bims-mitdyn Biomed News
on Mitochondrial dynamics: mechanisms
Issue of 2020‒08‒23
eight papers selected by
Edmond Chan
Queen’s University, School of Medicine


  1. Proc Natl Acad Sci U S A. 2020 Aug 14. pii: 202005976. [Epub ahead of print]
    Vais H, Payne R, Paudel U, Li C, Foskett JK.
      Ca2+ uptake by mitochondria regulates bioenergetics, apoptosis, and Ca2+ signaling. The primary pathway for mitochondrial Ca2+ uptake is the mitochondrial calcium uniporter (MCU), a Ca2+-selective ion channel in the inner mitochondrial membrane. MCU-mediated Ca2+ uptake is driven by the sizable inner-membrane potential generated by the electron-transport chain. Despite the large thermodynamic driving force, mitochondrial Ca2+ uptake is tightly regulated to maintain low matrix [Ca2+] and prevent opening of the permeability transition pore and cell death, while meeting dynamic cellular energy demands. How this is accomplished is controversial. Here we define a regulatory mechanism of MCU-channel activity in which cytoplasmic Ca2+ regulation of intermembrane space-localized MICU1/2 is controlled by Ca2+-regulatory mechanisms localized across the membrane in the mitochondrial matrix. Ca2+ that permeates through the channel pore regulates Ca2+ affinities of coupled inhibitory and activating sensors in the matrix. Ca2+ binding to the inhibitory sensor within the MCU amino terminus closes the channel despite Ca2+ binding to MICU1/2. Conversely, disruption of the interaction of MICU1/2 with the MCU complex disables matrix Ca2+ regulation of channel activity. Our results demonstrate how Ca2+ influx into mitochondria is tuned by coupled Ca2+-regulatory mechanisms on both sides of the inner mitochondrial membrane.
    Keywords:  EMRE; MICU1; calcium; electrophysiology; mitochondria
    DOI:  https://doi.org/10.1073/pnas.2005976117
  2. PLoS Biol. 2020 Aug 20. 18(8): e3000808
    Ma D, Zheng B, Liu HL, Zhao YB, Liu X, Zhang XH, Li Q, Shi WB, Suzuki T, Wen JK.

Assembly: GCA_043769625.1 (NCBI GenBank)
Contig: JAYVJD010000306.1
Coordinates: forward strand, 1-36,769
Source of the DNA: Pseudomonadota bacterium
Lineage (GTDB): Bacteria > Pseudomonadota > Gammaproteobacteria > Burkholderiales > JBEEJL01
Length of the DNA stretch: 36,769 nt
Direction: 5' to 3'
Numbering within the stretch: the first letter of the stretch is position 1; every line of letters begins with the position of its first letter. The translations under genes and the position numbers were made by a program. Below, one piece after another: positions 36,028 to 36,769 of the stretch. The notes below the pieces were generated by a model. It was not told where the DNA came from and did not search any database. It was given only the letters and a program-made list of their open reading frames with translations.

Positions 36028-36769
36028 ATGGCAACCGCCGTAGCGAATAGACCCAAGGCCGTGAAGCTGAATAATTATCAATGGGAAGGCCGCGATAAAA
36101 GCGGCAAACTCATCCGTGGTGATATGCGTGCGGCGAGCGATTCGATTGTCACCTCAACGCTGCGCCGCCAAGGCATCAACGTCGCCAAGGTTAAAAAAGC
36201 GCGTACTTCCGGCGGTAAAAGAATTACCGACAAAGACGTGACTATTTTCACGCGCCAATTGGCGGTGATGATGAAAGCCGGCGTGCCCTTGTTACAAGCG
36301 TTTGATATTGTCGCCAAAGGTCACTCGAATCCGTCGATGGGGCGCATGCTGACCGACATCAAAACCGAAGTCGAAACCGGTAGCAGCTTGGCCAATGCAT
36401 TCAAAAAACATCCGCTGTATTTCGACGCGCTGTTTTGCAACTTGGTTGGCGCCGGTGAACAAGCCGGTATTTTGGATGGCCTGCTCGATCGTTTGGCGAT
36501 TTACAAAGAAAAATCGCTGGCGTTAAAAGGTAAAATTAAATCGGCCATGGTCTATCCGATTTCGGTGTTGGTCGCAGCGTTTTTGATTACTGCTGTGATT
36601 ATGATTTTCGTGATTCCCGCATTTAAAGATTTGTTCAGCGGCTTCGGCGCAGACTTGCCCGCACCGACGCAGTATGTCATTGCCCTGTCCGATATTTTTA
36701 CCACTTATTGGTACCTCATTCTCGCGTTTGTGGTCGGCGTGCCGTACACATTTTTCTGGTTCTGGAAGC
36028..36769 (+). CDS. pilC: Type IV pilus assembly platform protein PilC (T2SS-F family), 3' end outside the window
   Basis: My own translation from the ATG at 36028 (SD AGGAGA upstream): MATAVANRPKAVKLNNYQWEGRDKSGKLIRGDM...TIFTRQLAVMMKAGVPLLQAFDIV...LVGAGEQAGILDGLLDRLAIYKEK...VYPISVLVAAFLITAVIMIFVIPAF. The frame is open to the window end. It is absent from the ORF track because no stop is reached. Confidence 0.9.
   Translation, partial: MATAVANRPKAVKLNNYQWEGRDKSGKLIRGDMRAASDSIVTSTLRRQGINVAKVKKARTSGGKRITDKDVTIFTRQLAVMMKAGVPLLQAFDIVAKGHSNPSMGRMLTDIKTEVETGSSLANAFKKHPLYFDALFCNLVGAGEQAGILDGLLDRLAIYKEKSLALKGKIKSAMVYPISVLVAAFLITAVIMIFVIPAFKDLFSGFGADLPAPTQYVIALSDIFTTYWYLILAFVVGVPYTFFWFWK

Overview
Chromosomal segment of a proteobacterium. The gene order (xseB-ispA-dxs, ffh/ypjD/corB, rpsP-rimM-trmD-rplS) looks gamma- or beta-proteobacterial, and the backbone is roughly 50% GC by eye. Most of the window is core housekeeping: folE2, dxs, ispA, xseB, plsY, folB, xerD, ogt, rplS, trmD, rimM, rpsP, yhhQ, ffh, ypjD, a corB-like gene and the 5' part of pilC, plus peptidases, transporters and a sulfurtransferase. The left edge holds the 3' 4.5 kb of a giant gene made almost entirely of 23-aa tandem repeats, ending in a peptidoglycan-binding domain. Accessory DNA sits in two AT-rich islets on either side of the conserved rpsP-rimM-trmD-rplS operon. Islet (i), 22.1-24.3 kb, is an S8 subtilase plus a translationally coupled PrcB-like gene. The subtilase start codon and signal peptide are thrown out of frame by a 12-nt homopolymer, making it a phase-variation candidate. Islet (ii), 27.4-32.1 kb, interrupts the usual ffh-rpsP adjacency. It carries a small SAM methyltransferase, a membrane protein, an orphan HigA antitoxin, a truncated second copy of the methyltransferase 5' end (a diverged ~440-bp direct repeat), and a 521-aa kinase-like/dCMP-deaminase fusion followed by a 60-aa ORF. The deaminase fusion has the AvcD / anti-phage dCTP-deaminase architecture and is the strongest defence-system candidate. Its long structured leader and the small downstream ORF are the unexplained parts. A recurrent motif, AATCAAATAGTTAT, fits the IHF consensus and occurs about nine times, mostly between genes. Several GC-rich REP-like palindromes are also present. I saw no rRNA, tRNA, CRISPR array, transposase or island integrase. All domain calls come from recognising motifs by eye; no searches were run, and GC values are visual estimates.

Although dysregulation of mitochondrial dynamics has been linked to cellular senescence, which contributes to advanced age-related disorders, it is unclear how Krüppel-like factor 5 (Klf5), an essential transcriptional factor of cardiovascular remodeling, mediates the link between mitochondrial dynamics and vascular smooth muscle cell (VSMC) senescence. Here, we show that Klf5 down-regulation in VSMCs is correlated with rupture of abdominal aortic aneurysm (AAA), an age-related vascular disease. Mice lacking Klf5 in VSMCs exacerbate vascular senescence and progression of angiotensin II (Ang II)-induced AAA by facilitating reactive oxygen species (ROS) formation. Klf5 knockdown enhances, while Klf5 overexpression suppresses mitochondrial fission. Mechanistically, Klf5 activates eukaryotic translation initiation factor 5a (eIF5a) transcription through binding to the promoter of eIF5a, which in turn preserves mitochondrial integrity by interacting with mitofusin 1 (Mfn1). Accordingly, decreased expression of eIF5a elicited by Klf5 down-regulation leads to mitochondrial fission and excessive ROS production. Inhibition of mitochondrial fission decreases ROS production and VSMC senescence. Our studies provide a potential therapeutic target for age-related vascular disorders.
    DOI:  https://doi.org/10.1371/journal.pbio.3000808
  3. Elife. 2020 Aug 17. pii: e58041. [Epub ahead of print]9
    Nowinski SM, Solmonson A, Rusin SF, Maschek JA, Bensard CL, Fogarty S, Jeong MY, Lettlova S, Berg JA, Morgan JT, Ouyang Y, Naylor BC, Paulo JA, Funai K, Cox JE, Gygi SP, Winge DR, DeBerardinis RJ, Rutter J.